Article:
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SUPT Class 21-01 graduates, enters next chapter in aviation

U.S. Air Force and international student pilots from class 21-01 clap for one of their fellow classmates heading to the stage Oct. 23, 2020, on Columbus Air Force Base Miss. As a result of COVID-19 restrictions the graduation was live streamed to Facebook on the Columbus AFB page for viewers not in attendance. (U.S. Air Force photo by Senior Airman Jake Jacobsen)

U.S. Air Force and international student pilots from class 21-01 clap for one of their fellow classmates heading to the stage Oct. 23, 2020, on Columbus Air Force Base Miss. As a result of COVID-19 restrictions the graduation was live streamed to Facebook on the Columbus AFB page for viewers not in attendance. (U.S. Air Force photo by Senior Airman Jake Jacobsen)

U.S. Air Force Col. Scott Wiederholt, 305th Air Mobility Wing commander, speaks to the Specialized Undergraduate Pilot Training class of 21-01 during their graduation ceremony Oct. 23, 2020, on Columbus Air Force Base, Miss. Wiederholt is a command pilot with over 4,400 hours in the C-17A, C-21A, T-1A, and T-37B, including 940 combat hours. (U.S. Air Force photo by Senior Airman Jake Jacobsen)

U.S. Air Force Col. Scott Wiederholt, 305th Air Mobility Wing commander, speaks to the Specialized Undergraduate Pilot Training class of 21-01 during their graduation ceremony Oct. 23, 2020, on Columbus Air Force Base, Miss. Wiederholt is a command pilot with over 4,400 hours in the C-17A, C-21A, T-1A, and T-37B, including 940 combat hours. (U.S. Air Force photo by Senior Airman Jake Jacobsen)

The graduating class of 21-01 stands to break their silver wings in half Oct. 23, 2020, on Columbus Air Force Base Miss. The traditional breaking of the wings symbolizes the sacrifice made to the pilots who put their lives on the line for their country. The two halves are never to be brought together again while the pilot is alive. (U.S. Air Force photo by Senior Airman Jake Jacobsen)

The graduating class of 21-01 stands to break their silver wings in half Oct. 23, 2020, on Columbus Air Force Base Miss. The traditional breaking of the wings symbolizes the sacrifice made to the pilots who put their lives on the line for their country. The two halves are never to be brought together again while the pilot is alive. (U.S. Air Force photo by Senior Airman Jake Jacobsen)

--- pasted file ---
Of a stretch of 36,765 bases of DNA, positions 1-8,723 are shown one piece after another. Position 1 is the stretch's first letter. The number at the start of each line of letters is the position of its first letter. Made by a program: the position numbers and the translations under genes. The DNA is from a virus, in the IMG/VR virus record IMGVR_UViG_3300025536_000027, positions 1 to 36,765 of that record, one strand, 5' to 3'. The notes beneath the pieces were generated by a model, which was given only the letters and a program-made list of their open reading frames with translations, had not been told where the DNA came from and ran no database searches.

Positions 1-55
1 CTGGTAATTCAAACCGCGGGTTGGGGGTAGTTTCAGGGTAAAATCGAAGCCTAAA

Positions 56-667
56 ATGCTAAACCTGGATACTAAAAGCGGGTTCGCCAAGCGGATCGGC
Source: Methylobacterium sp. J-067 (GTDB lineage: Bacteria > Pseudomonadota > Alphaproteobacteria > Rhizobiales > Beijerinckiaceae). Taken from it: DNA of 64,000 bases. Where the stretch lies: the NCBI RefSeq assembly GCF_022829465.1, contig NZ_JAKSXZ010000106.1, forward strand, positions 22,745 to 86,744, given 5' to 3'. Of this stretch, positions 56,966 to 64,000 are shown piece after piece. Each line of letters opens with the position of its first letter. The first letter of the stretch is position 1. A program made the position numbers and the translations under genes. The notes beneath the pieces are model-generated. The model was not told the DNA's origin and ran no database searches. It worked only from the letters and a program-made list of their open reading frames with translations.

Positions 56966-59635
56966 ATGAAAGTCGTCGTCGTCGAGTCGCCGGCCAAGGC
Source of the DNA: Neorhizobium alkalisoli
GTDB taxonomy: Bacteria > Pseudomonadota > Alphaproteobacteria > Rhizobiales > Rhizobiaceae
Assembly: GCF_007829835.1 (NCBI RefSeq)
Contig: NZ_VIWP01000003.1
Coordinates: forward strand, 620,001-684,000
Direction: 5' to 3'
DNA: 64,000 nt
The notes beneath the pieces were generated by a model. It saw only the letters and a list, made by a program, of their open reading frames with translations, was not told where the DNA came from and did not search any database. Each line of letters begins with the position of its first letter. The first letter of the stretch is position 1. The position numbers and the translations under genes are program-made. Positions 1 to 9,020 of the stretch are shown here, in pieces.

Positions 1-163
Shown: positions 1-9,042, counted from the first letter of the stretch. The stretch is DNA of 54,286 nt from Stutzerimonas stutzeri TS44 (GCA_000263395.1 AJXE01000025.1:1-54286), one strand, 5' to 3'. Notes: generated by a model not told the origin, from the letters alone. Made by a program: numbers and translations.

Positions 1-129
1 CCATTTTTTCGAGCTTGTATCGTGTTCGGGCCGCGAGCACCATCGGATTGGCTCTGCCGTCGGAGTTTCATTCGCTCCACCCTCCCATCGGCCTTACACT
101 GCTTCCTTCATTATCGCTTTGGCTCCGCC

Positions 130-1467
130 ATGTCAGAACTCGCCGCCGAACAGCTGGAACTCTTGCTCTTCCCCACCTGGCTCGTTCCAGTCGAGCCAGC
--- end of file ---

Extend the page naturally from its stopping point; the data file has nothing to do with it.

COLUMBUS AIR FROCE BASE, Miss. -- Nineteen student officers from the class of 21-01 have successfully graduated from Specialized Undergraduate Pilot Training Oct. 23, on Columbus Air Force Base, Mississippi, moving on to the next stage in their careers.

Attending the ceremony was guest speaker Col. Scott Wiederholt, 305th Air Mobility Wing commander, who congratulated the newly graduated pilots for earning their wings.

“Our Chief of Staff of the Air Force has challenged leaders to accelerate change so we need the folks that are coming in to be able to think differently, get after innovation and excel in their next job,” Wiederholt said.

Wielderholt described the joy of leading and being a part of a team to execute the Air Force mission globally.

“We don’t go to conflict without our friends and our allies,” said Wiederholt. “When we have those international partners here at Columbus AFB it helps the student pilots get new ideas and create relations from the very start. It’s one of the unique things about our Air Force being how we integrate with our international players.”

Students begin the 52-week pilot training program with six-weeks of preflight academics and physiological training.

The second phase, primary training, is conducted in the single-engine, turboprop T-6A Texan II. In the third phase students are selected, by order of merit, the advanced training in the fighter-bomber or airlift-tanker track.

The graduation ceremony ended with the graduating class following the tradition of breaking their wings into two pieces. The breaking of the wings entails pilots snapping their first set of wings into two, never to be brought together again while the pilot is alive. One half is kept by the pilot while the other half is kept by the pilots loved one.

Some of the highlighted aircraft the graduating class will go on to fly are the F-15 Eagle, F-16 Fighting Falcon, F-35 Lightning II, KC-10 Extender, KC-135 Stratotanker C-5 Galaxy, C-17 Globemaster III, and the C-130 Hercules.

Selected students will stay at Columbus AFB becoming First Assignment Instructor Pilots in order to continue the training of new Air Force aviators.